IGNORE THE HECKLERS: Mississippi Law Shows That In a Fair Fight, Religious Freedom Always Wins

by Christopher Corbett

April 15, 2016

Earlier this month, Mississippi Gov. Phil Bryant picked up a pen and signed his name to the aptly titled Protecting Freedom of Conscience from Government Discrimination Act. The Mississippi law crashed the party being held by anti-religious zealots as they were celebrating the recent veto of a similar religious freedom bill by Gov. Nathan Deal of Georgia.

But Gov. Bryant and the Mississippi legislature reminded America that most citizens, and many leaders, are willing to draw a line in the sand against growing threats to our most basic freedom.


The Mississippi bill follows America’s long standing tradition of protecting religious exercise and individual conscience against government censorship and intrusion. The law prohibits the state from forcing people to act against their most basic beliefs. A few of the protections achieved by Mississippi’s law includes following:

  • Protects churches and other religious organizations from requirements to use their facilities in ceremonies that violate their beliefs.
  • Safeguards religious organizations from government discrimination due to hiring or housing individuals based upon or in a manner consistent with their beliefs.
  • Protects the right of religious foster or adoption agencies to place children with parents whose beliefs align with that of the adoption agency, without retribution from the government.
  • Protects “persons” (such as florists, bakers, and photographers) from government mandates that they participate in events that violate their sincere religious consciences.
  • Prevents the state from discriminating against public employees because they express their personal religious beliefs.
  • Allows state clerks to recuse themselves from authorizing or licensing marriages based on their religious convictions—as long as they take steps to ensure a reasonable alternative is available.
  • Prevents the government from discriminating against professionals who cannot participate in sex reassignment or gender identity transitioning because it violates their religious beliefs.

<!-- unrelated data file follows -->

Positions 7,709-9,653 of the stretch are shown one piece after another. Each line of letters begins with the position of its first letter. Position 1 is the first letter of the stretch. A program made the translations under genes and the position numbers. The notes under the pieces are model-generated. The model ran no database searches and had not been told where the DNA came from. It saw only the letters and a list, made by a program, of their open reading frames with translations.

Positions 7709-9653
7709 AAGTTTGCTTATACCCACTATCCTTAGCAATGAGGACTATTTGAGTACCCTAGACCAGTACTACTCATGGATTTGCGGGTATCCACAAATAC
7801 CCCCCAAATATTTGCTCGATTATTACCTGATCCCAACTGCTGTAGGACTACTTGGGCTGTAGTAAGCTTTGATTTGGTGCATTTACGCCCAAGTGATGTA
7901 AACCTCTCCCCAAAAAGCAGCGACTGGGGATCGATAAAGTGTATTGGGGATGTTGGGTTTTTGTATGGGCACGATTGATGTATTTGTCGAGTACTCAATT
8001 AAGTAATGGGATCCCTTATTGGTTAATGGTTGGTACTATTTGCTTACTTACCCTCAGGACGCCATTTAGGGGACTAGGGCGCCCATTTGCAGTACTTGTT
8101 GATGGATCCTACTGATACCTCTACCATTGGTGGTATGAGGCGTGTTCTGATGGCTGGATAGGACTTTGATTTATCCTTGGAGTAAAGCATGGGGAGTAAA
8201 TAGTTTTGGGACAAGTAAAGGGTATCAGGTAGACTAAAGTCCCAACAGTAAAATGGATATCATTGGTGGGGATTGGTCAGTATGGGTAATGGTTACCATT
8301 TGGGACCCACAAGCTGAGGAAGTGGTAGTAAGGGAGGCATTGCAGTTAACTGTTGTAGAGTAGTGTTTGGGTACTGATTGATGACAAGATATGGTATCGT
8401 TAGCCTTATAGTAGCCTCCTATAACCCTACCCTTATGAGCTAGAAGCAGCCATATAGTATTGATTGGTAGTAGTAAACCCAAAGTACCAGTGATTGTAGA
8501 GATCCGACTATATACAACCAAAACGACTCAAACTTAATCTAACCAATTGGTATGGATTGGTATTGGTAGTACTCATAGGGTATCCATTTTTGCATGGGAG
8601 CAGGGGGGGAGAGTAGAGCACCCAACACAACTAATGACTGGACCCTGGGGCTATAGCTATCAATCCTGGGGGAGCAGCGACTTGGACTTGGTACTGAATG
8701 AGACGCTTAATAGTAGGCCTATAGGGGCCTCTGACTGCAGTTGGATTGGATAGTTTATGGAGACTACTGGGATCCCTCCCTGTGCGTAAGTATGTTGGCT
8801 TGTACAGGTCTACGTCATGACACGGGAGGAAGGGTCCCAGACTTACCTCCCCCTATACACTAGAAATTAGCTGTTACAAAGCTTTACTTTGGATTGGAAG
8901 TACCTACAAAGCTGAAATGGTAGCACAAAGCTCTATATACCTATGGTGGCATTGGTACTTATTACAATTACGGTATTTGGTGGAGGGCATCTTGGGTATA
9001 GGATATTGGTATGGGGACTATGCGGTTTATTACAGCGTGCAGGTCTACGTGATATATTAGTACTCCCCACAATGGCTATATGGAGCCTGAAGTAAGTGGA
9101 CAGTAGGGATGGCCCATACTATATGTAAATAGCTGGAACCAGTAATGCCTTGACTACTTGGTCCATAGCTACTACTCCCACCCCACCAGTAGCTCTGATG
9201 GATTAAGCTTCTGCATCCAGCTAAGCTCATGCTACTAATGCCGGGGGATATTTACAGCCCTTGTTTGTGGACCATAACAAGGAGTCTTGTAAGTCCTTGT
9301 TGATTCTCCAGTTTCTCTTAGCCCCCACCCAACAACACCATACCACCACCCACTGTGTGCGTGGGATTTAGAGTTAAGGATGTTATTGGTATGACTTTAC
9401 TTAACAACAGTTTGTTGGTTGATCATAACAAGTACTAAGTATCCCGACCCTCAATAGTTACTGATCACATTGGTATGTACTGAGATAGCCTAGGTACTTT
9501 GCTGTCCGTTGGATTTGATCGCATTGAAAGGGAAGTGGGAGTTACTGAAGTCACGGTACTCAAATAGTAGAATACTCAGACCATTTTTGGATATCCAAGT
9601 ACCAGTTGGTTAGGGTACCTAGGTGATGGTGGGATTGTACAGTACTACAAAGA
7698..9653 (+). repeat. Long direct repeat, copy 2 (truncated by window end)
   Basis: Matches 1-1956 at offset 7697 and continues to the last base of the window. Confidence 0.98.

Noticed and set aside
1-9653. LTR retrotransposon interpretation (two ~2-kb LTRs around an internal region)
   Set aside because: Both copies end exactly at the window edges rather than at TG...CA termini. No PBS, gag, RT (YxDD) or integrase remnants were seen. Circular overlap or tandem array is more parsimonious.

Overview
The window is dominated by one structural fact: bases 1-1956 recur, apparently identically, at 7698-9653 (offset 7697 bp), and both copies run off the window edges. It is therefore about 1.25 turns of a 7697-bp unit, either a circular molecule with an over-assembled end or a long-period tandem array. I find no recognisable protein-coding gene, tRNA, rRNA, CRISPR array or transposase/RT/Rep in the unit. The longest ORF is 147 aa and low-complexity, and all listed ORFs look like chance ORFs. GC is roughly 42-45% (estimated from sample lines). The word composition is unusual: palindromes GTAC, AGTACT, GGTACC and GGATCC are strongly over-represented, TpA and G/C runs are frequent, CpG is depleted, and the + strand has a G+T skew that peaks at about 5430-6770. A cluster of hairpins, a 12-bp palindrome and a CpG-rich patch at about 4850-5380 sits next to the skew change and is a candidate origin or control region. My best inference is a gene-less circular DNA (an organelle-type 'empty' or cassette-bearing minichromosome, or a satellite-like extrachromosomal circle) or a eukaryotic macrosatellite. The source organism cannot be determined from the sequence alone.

• Ensures businesses are shielded from government discrimination for maintaining sex-specific locker rooms, restrooms, baths, spas, dressing rooms, and showers, etc. Many businesses have faith-based objections to such requirements.

James Madison, called the “Father of the Constitution,” would have understood the importance of Mississippi’s freedom of conscience bill. After all, it was Madison who stated, “Conscience is the most sacred of all property” (Essay on Property, 1792).


A few days before Gov. Bryant signed Mississippi’s bill, religious liberty suffered a setback when Georgia Gov. Deal—under intense pressure from activists, major businesses such as Intel, Disney, Apple, Time Warner, Salesforce, and the NFL—vetoed a compromise religious freedom bill that had arrived at his desk after the Georgia legislator approved it.

Georgia was blasted by threats of boycotts and other forms of economic bullying, and it worked. Under the heat, Governor Deal softened and shriveled like a peach baking in the Georgia sun.


The Georgia debacle got big media’s attention as the forces of political correctness did a victory dance and heckled defenders of religious liberty. But then came Mississippi.

And indeed, Mississippi is one of 22 states that have passed religious liberty protections, with 10 more having similar protections through court decisions. The new act adds another layer of protection to the Religious Freedom Restoration Act (RFRA), passed by Mississippi in 2014.

Religious protection goes beyond state laws. There is also a federal RFRA that protects employees of the federal government, members of the military, and applies to federal law and other issues concerning the federal government. And of course, there is the First Amendment, and various federal statutes and codes beyond RFRA.

Relentlessly, over the past several years, attorneys for religious defense organizations such as First Liberty Institute have used federal and state religious freedom laws to shield people of faith from over-aggressive bureaucrats, educators, and other officials trying to violate religious liberty.


Despite the media uproar, these conflicts aren’t new. There have been wins and losses in each of the past two years. In 2014, Arizona Governor Jan Brewer, under pressure from the Left, the media, and big corporations, capitulated and vetoed a religious protection bill. Then later that year Mississippi quieted the clamor by instituting a law protecting religious freedom.

In 2015, Indiana passed a strong religious freedom act that was met with a firestorm of protest from activists and big corporations, similar to the kind that hit Georgia this year. Gov. Mike Pence folded under pressure. Indiana ended up passing a weak, watered-down law that actually jeopardizes the religious freedom of people of faith in that state. The following week, Arkansas refused to cave and passed a fairly strong religious freedom law.

This year looks a lot like the last two, with Mississippi coming to the rescue as it did in 2014. Last year at this time, Liberty Watch wrote: “American politics are famously cyclical, bouncing between high emotion and settled realism. The recent ‘RFRA Wars’ have followed this pattern . . .. But whatever the outcome, RFRAs are already here to stay in most of the nation” (Seven Reasons to Cheer for Arkansas, April 16, 2015).

So the battle continues, but states like Mississippi are giving their citizens valuable tools to both protect people of faith and giving them encouragement to keep standing strong.

Christopher Corbett is Vice President for Strategic Communications for First Liberty Institute.

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